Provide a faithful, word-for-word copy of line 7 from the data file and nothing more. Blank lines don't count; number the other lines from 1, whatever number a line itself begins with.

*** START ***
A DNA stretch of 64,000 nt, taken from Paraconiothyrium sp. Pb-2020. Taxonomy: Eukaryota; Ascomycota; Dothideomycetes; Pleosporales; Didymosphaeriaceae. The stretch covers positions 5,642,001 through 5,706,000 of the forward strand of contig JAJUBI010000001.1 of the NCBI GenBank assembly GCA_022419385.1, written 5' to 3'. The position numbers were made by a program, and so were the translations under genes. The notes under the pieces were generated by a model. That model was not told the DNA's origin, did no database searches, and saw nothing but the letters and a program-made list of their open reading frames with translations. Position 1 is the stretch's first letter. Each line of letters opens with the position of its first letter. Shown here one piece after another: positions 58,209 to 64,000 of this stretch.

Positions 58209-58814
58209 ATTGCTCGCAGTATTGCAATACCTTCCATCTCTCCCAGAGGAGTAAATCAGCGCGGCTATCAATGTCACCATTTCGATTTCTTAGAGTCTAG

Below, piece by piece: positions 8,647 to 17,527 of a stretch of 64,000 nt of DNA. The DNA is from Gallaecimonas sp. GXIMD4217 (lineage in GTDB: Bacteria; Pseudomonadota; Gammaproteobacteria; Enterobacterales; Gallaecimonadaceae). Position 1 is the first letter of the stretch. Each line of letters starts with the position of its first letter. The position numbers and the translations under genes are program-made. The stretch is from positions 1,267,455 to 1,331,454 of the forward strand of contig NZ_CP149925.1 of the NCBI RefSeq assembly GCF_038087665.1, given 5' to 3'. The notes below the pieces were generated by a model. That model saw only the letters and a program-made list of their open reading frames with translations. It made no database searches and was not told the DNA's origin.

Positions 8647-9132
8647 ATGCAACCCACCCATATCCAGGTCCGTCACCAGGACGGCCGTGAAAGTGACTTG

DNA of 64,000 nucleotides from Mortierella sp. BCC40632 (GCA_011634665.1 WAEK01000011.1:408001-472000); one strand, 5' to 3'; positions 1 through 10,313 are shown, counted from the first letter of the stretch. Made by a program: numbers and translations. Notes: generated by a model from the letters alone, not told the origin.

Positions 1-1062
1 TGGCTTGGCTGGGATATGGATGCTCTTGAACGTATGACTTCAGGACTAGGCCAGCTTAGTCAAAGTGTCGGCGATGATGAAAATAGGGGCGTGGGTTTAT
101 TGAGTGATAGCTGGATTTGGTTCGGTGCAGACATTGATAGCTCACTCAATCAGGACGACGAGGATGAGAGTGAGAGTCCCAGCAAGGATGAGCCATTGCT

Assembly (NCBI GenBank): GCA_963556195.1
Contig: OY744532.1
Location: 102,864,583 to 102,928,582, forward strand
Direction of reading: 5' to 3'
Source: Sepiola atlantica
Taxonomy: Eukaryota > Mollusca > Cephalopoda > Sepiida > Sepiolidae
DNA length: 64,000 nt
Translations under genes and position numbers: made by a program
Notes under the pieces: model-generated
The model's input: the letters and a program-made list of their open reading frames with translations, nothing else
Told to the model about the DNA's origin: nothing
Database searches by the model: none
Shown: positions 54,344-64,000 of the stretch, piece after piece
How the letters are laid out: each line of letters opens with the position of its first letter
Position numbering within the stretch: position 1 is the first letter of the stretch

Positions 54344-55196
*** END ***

DNA of 64,000 nucleotides from Mortierella sp. BCC40632 (GCA_011634665.1 WAEK01000011.1:408001-472000); one strand, 5' to 3'; positions 1 through 10,313 are shown, counted from the first letter of the stretch. Made by a program: numbers and translations. Notes: generated by a model from the letters alone, not told the origin.